Now dip your finger in some liquid soap, or dab some on your finger and spread it around so your fingertip is covered with soap.
Dip your finger into the bowl again and note what happens. (Or just add a few drops of dish soap to the water.)
Instead of having the germs stick to your finger, they should have been pushed away almost like a magic force field. BEHOLD the power of soap!
The glitter is “floating” on top of the water due to surface tension, which is like a this skin across the surface of the water. When the soap is introduced, it lowers the surface tension of the surrounding water, which scatters the glitter to the edges of the bowl.
For more on Surface Tension, check out our floating paperclip STEM challenge.
Rotting Food Experiment
Now it’s time for our favorite game “Which will Rot First?” We’ll gather a few samples of food, and leave them out to see what happens. It’s a race to the finish line and the spoils go to the victor! Or the victor just spoils, or perhaps they all spoil. We’ll have to play the game to find out.
- 1 Apple Slice
- 1 Orange Slice
- 1 Piece of Bread
- Seal-able sandwich bag for each food item
If you’re curious, you can try different food items and play along with the experiment.
Place each food item in a separate see through container or sealable bag. Find a spot where they won’t be disturbed.
Make some predictions: Which do you think will rot first?
Check on your food items each day and note their condition. Check on them each day over one week’s time. What did they look like after sitting out for a whole week?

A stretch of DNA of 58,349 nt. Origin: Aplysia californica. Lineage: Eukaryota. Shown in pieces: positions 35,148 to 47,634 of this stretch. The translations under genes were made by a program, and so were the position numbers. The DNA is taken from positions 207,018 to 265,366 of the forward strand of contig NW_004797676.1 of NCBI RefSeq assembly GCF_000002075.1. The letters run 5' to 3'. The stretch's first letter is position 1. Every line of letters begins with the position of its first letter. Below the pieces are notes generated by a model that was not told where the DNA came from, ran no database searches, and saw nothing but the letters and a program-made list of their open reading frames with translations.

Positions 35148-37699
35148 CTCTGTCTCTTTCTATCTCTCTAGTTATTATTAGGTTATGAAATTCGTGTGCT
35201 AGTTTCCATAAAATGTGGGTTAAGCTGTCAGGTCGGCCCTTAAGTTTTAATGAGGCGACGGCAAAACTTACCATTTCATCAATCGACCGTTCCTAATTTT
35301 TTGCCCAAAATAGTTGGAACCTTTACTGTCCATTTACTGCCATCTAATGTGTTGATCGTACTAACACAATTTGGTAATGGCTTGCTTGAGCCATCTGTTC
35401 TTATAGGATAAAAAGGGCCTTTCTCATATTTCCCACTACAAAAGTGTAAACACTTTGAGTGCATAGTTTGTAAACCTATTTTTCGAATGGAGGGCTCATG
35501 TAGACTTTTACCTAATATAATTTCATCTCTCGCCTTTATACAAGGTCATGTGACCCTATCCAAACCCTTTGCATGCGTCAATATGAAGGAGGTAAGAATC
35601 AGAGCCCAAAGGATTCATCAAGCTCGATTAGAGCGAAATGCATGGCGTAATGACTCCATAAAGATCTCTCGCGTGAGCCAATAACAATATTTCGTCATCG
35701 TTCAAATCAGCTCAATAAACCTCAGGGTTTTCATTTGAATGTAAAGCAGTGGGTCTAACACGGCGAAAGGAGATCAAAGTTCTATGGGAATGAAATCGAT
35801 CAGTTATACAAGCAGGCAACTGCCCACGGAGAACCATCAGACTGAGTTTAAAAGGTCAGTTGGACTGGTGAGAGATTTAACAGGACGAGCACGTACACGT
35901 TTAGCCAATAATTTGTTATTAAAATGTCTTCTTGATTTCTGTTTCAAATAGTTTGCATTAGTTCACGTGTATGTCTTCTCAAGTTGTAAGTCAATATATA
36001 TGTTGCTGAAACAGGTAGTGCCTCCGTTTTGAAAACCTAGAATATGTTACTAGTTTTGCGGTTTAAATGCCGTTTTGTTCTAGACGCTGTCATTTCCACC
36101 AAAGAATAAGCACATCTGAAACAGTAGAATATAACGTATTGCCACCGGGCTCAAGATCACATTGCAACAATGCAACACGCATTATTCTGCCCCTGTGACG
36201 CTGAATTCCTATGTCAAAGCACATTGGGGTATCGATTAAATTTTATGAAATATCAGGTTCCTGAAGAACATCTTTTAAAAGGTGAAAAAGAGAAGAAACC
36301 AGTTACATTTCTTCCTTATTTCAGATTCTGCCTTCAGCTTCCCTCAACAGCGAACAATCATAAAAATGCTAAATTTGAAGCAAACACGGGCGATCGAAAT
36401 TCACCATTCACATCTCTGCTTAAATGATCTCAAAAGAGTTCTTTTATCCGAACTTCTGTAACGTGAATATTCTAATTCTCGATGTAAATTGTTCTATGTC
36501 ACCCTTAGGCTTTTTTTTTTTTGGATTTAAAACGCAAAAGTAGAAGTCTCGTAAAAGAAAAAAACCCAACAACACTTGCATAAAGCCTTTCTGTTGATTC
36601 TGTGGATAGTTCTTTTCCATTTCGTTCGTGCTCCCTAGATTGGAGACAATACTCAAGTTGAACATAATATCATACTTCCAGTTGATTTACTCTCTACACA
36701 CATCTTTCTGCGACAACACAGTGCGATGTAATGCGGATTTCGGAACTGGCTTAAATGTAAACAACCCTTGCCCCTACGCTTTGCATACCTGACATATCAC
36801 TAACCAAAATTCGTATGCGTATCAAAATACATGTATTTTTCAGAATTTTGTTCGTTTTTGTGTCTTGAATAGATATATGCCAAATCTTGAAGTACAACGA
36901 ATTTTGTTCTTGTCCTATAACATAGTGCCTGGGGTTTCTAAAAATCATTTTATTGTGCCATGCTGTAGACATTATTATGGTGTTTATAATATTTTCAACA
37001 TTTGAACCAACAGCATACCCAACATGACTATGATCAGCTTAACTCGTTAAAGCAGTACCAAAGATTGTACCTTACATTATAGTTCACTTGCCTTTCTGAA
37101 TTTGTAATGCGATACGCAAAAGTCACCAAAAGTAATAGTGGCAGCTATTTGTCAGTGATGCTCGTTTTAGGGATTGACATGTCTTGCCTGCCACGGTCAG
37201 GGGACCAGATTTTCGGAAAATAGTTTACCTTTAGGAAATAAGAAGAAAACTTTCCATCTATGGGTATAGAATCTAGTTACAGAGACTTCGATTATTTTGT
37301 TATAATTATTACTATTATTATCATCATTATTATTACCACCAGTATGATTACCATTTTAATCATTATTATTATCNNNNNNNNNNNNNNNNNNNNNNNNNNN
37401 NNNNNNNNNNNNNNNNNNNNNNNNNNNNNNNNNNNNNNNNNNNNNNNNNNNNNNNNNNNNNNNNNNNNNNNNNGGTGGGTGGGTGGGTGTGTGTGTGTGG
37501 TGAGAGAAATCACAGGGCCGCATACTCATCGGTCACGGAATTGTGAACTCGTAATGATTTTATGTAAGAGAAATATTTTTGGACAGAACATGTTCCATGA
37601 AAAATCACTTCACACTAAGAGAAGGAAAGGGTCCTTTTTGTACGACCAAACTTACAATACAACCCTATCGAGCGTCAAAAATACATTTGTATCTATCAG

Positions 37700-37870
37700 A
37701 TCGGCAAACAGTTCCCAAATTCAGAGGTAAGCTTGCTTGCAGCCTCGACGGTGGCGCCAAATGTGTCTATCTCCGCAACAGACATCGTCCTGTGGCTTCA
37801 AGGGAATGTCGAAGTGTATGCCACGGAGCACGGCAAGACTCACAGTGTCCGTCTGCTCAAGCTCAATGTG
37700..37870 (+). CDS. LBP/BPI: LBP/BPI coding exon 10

The Fart Journal
Everybody farts. And, farts in all their stinky glory seem to be universally funny, especially to little kids. Our son learned early that beans make him fart. Now he *loves* beans. Baked beans, black beans, kidney beans, green beans; He’ll gladly down them all. And as difficult as it is to get kids to eat vegetables, we shovel our boys as many beans as they’ll eat. Sometimes to thunderous results. We should have known. Toot was one of his favorite board books:
Now he’s curious as to what other foods make people fart. So, of course, we decided to do an experiment.
Over the weekend, we planned our meals and tried some different foods to give our digestive systems a good variety to work with. We made a printable for the occasion and you can download yours here for free and experiment at home:
We told him to make a mark in the book every time he farted. Each day we started a new page, wrote down what we ate, and noted the time of each flatulent occurrence.
Since anything posted on the internet lasts forever, and we do want our son to find dates and employment in the future, we’ll keep the results confidential. Trust me – some things are best kept a mystery.
The results were eye opening, and at times, gag inducing. But we did it all in the name of science. And farts. But mostly Science. Grab you own free printable fart journal to track your own farts in the form above.
For more on the science of flatulence, check out The Fantastic Flatulent Fart Brothers’ Big Book of Farty Facts.
Gross Science Experiments Wrap Up
Ewwwww. That was gross, but educational. We played with fake snot, logged farts, and had some first hand experience seeing how mold and germs spread. (And hopefully encouraged our kids to use soap!)
If you and your kids enjoyed these gross science experiments, then check out some interesting on topic books:
Pick, Spit & Scratch: The Science of Disgusting Habits by Julia Garstecki.
The book has more gross science info, and also suggestions on how to break some of the habits. The same author also has a similar books about pets.
Grossology: The Science of Really Gross Things by Sylvia Branzei
The author was a science teacher before delving into “grossology” – which is described as teaching science through gross things. It’s not just us, there’s a book about it!
Oh, Yuck! The Encyclopedia of Everything Nasty by Joy Massoff
Geared for grade school to middle schoolers, this book takes an amusing spin on 50 plus gross topics and contains some more gross science experiments to try out.